The other ethnic groups are the Mandingo (also known as Mandinka). They are descendants of traders from Guinea who migrated to Sierra Leone during the late nineteenth to mid-twentieth centuries. The Mandika are predominantly found in the east and the northern part of the country. They predominate in the large towns, most notably Karina, in Bombali District in the north; Kabala and Falaba in Koinadugu District in the north; and Yengema, Kono District in the east of the country. Like the Fula, the Mandinka are virtually all Muslims at over 99℅. Sierra Leone's third president Ahmad Tejan Kabbah, and Sierra Leone's first Vice-President Sorie Ibrahim Koroma were both ethnic Mandingo.

Next in proportion are the Kono, who live primarily in Kono District in Eastern Sierra Leone. The Kono are descendants of migrants from Guinea; today their workers are known primarily as diamond miners. The majority of the Kono ethnic group are Christians, though with an influential Muslim minority. Sierra Leone's former Vice-President Alhaji Samuel Sam-Sumana is an ethnic Kono.

The small but significant Krio people (descendants of freed African American, West Indian and Liberated African slaves who settled in Freetown between 1787 and about 1885) make up about 3% of the population. They primarily occupy the capital city of Freetown and its surrounding Western Area. Krio culture reflects the Western culture and ideals within which many of their ancestors originated – they also had close ties with British officials and colonial administration during years of development.

The Krio have traditionally dominated Sierra Leone's judiciacy and Freetown's elected city council. One of the first ethnic groups to become educated according to Western traditions, they have traditionally been appointed to positions in the civil service, beginning during the colonial years. They continue to be influential in the civil service. The vast majority of Krios are Christians at about 95%, though with a small but significant Muslim minority at 5%.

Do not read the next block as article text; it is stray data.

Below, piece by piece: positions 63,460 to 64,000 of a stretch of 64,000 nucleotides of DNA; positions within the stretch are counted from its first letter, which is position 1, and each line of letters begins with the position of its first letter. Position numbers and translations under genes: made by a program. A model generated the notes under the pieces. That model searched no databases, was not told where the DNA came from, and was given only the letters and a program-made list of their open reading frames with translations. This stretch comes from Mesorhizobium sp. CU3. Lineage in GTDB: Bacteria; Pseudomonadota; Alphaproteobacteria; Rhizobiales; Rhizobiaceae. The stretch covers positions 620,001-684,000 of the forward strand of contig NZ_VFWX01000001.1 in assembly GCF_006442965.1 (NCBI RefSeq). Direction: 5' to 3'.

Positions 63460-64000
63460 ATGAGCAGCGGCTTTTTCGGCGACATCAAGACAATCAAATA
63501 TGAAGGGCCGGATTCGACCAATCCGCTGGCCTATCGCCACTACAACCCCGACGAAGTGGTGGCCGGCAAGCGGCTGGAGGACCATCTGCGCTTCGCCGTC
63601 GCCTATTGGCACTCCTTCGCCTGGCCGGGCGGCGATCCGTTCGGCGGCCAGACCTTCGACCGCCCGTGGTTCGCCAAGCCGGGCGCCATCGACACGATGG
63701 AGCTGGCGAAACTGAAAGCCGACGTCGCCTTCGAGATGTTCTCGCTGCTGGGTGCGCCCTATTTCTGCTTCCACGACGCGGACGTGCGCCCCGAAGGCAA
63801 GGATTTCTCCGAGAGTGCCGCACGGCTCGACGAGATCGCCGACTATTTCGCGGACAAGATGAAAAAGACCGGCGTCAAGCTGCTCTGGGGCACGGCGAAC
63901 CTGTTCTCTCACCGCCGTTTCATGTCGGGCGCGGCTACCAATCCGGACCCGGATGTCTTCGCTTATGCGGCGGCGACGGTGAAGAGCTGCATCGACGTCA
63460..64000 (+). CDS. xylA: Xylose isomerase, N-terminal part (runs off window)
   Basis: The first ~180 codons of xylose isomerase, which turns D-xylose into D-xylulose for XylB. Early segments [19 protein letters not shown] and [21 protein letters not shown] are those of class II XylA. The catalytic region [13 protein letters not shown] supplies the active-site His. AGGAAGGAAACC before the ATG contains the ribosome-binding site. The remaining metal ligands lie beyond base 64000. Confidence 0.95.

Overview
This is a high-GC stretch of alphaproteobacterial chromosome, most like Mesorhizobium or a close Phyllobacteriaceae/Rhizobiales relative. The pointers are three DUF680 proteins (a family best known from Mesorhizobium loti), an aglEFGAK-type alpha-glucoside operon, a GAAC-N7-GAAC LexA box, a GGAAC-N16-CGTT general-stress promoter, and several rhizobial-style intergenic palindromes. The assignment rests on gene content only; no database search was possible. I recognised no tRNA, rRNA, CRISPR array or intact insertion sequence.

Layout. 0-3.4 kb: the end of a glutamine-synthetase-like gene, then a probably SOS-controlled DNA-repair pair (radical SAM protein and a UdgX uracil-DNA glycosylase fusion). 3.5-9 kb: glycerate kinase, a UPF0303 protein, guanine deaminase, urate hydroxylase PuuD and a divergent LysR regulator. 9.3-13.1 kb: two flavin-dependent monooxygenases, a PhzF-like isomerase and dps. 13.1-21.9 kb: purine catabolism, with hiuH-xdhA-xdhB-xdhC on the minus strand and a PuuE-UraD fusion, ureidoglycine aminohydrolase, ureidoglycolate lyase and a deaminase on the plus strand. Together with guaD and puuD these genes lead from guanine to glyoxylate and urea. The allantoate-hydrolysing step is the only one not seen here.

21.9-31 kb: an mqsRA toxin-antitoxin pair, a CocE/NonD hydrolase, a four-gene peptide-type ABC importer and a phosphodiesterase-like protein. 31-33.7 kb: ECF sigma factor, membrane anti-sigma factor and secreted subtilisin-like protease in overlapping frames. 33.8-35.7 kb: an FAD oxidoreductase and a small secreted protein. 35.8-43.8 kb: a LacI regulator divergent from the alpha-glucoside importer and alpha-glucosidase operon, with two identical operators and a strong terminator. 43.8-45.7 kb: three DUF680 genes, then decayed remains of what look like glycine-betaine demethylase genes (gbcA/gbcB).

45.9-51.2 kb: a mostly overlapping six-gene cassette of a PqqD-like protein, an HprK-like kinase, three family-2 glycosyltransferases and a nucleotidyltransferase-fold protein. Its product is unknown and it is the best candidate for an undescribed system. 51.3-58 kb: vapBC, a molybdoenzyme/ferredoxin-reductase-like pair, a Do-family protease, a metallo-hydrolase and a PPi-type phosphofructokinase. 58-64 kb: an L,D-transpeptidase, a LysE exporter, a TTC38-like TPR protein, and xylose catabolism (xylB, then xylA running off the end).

Other minority ethnic groups are the Kuranko, who are related to the Mandingo, and are largely Muslims. The Kuranko are believed to have begun arriving in Sierra Leone from Guinea in about 1600 and settled in the north, particularly in Koinadugu District. The Kuranko are primarily farmers; leaders among them have traditionally held several senior positions in the Military. The current Governor of the Bank of Sierra Leone Kaifala Marah is an ethnic Kuranko. The Kuranko are largely Muslim majority.

The Loko in the north are native people of Sierra Leone, believed to have lived in Sierra Leone since the time of European encounter. Like the neighbouring Temne, the Loko are Muslim majority. The Susu and their related Yalunka are traders; both groups are primarily found in the far north in Kambia and Koinadugu District close to the border with Guinea. The Susu and Yalunka are both descendants of migrants from Guinea; and they both are virtually all Muslims at over 99%.

The Kissi live further inland in South-Eastern Sierra Leone. They predominate in the large town of Koindu and its surrounding areas in Kailahun District. The vast majority of Kissi are Christians. The much smaller Vai and Kru peoples are primarily found in Kailahun and Pujehun Districts near the border with Liberia. The Kru predominate in the Kroubay neighbourhood in the capital Freetown. The Vai are largely Muslim majority at about 90℅, while the Kru are virtually all Christians at over 99℅.

On the coast in Bonthe District in the south are the Sherbro. Native to Sierra Leone, they have occupied Sherbro Island since it was founded. The Sherbro are primarily fisherman and farmers, and they are predominantly found in Bonthe District. The Sherbro are virtually all Christians, and their paramount chiefs had a history of intermarriage with British colonists and traders.

Islam in Sierra Leone[edit]


The vast majority of Sierra Leonean Christians are Protestants with biggest groups being Methodists[30][31] and various Evangelical Protestants.[32][33] Other Protestant denominations in the country include Presbyterians,[34] Baptists,[35] Seventh-day Adventists[36] and Lutherans.[37]

Roman Catholics are the second largest non-Protestant Christians division in Sierra Leone at about 5% of the country's population.[38]

The Jehovah’s Witnesses,[39] Anglicans[40] and Latter-day Saints[41][42] form a small minority of the Christian population in Sierra Leone.


Religious freedom[edit]

The constitution of Sierra Leone provides for freedom of religion and the government generally protects this right and does not tolerate its abuse.[43]